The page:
As cities struggle with tight budgets, many police departments are turning to technology to leverage law enforcement efforts.
Technological assists come in many different forms, from video cameras and gunshot detection systems to stingray cellphone trackers, license plate readers and even facial recognition — the latter being extremely controversial.
All of these have potential to help police, compensating in some cases for an insufficient number of officers. And some, like body cameras, can add a new layer of accountability to policing.
But technology can also have the opposite effect, driving new wedges between police and citizens if it is seen as primarily a way to invade citizen privacy. This is especially true if the department is already widely distrusted, as is the case in Vallejo.
By the numbers:
Population – 121,692 (2019)
VPD sworn – Just over 100 (not including command staff)
Population – 433,031 (2019)
OPD sworn numbers – Over 700
Population – 881,549 (2019)
SFPD sworn numbers – 2,208 (includes chief and command staff)
Population – 110,567 (2019)
RPD sworn – 145 (2018)
For more than a decade, Vallejo has attempted to regain staffing levels it experienced prior to filing for Chapter 9 bankruptcy in May 2008. The city’s police force shrank to 90 sworn personnel – which included the chief of police and his command staff of two police captains and six lieutenants – by fiscal year 2010-11; that was down from 158 budgeted positions, including 103 police officers, from the 2002-03 fiscal year.
Over time, the city has slowly rebuilt the police force, which this year numbers 131, including the chief and command staff.
But with total officers still almost 20 percent fewer in number than at their peak, the Vallejo Police Department has turned increasingly to technology as a way to leverage its resources.
To complicate matters, the department usually has fewer than 10 officers on patrol at any time, Vallejo Police Chief Shawny Williams said.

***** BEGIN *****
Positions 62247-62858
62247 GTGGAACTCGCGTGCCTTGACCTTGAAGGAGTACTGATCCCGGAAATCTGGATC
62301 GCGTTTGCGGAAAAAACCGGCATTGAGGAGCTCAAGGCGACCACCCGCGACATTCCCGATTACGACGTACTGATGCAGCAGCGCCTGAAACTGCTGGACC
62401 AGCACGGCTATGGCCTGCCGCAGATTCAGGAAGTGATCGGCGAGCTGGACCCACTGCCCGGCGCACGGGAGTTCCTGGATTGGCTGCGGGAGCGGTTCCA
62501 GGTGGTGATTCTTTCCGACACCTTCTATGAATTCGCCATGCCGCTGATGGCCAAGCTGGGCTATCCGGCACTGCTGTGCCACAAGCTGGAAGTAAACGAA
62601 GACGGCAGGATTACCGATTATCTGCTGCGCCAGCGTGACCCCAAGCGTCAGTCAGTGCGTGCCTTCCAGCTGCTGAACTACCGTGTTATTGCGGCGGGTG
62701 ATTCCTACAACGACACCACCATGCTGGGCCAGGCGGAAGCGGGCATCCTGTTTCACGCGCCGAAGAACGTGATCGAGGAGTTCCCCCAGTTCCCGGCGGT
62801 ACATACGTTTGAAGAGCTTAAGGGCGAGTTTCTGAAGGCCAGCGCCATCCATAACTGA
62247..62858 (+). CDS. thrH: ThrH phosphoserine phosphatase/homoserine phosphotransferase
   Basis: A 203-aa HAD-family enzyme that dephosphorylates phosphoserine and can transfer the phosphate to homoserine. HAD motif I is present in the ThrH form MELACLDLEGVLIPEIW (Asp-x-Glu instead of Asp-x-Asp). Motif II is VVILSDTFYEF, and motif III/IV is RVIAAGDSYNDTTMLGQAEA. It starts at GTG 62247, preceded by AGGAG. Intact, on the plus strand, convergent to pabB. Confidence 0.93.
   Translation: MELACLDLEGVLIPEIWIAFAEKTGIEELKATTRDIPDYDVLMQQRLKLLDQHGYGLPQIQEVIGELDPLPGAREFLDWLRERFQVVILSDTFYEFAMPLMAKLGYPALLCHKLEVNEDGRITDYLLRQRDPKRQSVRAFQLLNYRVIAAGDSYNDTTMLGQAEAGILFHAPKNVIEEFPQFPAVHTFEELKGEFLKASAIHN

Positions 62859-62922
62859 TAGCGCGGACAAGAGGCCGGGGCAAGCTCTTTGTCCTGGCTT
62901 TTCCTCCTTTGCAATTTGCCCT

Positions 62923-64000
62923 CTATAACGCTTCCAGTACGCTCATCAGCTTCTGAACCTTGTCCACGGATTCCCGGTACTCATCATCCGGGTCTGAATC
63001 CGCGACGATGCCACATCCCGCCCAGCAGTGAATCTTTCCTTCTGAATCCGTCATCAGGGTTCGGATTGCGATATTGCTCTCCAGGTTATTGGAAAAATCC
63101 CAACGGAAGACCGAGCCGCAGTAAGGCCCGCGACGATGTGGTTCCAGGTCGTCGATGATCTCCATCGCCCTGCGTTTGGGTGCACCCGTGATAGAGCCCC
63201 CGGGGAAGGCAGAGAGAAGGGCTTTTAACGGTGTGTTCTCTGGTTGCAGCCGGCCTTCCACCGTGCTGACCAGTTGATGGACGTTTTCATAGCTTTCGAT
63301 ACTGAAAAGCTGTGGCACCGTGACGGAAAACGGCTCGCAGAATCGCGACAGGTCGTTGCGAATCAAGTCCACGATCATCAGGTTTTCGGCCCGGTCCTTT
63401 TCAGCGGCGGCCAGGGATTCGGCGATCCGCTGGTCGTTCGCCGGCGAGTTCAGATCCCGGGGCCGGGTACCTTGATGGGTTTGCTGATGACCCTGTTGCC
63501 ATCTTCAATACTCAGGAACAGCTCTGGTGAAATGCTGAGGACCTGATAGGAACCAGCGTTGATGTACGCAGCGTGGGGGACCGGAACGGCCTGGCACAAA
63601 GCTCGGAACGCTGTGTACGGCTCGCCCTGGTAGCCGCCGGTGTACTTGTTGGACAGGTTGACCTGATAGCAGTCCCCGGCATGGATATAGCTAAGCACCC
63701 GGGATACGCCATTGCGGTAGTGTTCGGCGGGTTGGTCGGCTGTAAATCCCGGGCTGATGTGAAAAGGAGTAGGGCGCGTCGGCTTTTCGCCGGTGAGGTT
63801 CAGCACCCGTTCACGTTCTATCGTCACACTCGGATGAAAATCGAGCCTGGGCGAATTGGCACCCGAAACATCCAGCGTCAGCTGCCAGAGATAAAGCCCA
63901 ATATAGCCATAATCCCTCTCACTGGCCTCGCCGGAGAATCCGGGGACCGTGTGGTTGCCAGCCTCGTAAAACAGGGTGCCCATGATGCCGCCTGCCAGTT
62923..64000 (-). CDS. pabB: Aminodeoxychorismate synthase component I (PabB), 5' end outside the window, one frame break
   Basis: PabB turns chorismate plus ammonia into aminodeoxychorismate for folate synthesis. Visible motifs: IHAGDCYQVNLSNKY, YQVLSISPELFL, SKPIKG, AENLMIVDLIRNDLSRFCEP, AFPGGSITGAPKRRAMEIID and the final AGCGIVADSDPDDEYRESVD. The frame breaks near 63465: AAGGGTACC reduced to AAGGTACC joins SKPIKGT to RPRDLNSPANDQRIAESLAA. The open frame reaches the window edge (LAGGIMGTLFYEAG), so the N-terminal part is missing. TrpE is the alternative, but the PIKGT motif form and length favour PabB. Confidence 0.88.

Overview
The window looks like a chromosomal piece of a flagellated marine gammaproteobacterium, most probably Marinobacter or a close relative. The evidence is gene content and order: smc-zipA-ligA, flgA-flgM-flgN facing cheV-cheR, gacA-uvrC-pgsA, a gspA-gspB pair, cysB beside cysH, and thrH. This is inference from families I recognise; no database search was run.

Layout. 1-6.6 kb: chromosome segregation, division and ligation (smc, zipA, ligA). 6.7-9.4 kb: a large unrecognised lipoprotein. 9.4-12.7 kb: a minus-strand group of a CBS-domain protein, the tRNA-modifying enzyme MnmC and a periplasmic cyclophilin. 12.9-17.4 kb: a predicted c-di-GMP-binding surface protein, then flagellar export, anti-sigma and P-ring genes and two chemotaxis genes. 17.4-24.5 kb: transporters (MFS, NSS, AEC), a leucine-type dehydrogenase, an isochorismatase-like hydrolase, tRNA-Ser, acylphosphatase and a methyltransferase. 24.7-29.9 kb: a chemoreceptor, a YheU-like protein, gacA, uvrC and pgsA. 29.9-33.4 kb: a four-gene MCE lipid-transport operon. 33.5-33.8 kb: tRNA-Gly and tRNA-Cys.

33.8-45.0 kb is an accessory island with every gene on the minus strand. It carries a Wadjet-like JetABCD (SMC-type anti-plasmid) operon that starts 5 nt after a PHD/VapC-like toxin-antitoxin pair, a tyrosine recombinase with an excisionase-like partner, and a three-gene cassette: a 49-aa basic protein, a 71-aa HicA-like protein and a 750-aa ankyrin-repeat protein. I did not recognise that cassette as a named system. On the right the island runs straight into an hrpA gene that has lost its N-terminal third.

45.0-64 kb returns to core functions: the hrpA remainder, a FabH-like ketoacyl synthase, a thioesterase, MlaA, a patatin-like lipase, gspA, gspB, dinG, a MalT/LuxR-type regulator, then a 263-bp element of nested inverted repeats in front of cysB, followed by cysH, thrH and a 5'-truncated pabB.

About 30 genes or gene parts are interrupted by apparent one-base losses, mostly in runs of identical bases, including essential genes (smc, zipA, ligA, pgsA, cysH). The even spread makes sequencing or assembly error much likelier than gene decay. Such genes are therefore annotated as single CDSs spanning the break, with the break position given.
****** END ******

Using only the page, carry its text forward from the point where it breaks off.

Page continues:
“The VPD is using technology like never before in the department,” Williams said earlier this year in a March 9 staff report to the City Council.
Beginning last year and at Williams’ urging, the city partnered with the Atlanta-based firm Flock Safety to place automated license plate readers throughout the city. This year, the City Council approved additional readers after receiving a $30,000 grant from the federal Urban Areas Security Initiative. The new readers will be installed around the Vallejo Ferry Terminal and at a nearby parking garage.
“These locations are centrally located and include high amounts of pedestrian/vehicular traffic, community events and access to commuter water ways,” Williams wrote in a report to the City Council. “This lends this area to be perceived as a target for anyone wishing to initiate a mass casualty event.”
In July, the council agreed to add 40 additional license plate readers and 40 closed-circuitcameras to assist the police force in attempting to solve crimes throughout the city. It will cost $460,000 over two years to lease 80 cameras.
The chief has also convinced the council to spend $750,000 on a portable mobile phone surveillance device, known as a stingray, to help track suspects.
All cellphones actively ping a cell tower allowing the user to call, text and use data. A stingray masquerades as a tower, causing nearby cellphones to ping the device instead. Law enforcement is then able to obtain each phone’s unique international mobile subscriber identity (IMSI) number, which can be used to track the location of the phone and even intercept the content of voice and text transmissions.
Vallejo police used the tower simulator 32 times between June and November 2020, with many of the searches connected to homicide cases, according to a deployment log provided by the department. The device was used 11 times during the first three months of 2021. The technology was not used during the month of June, according to the department.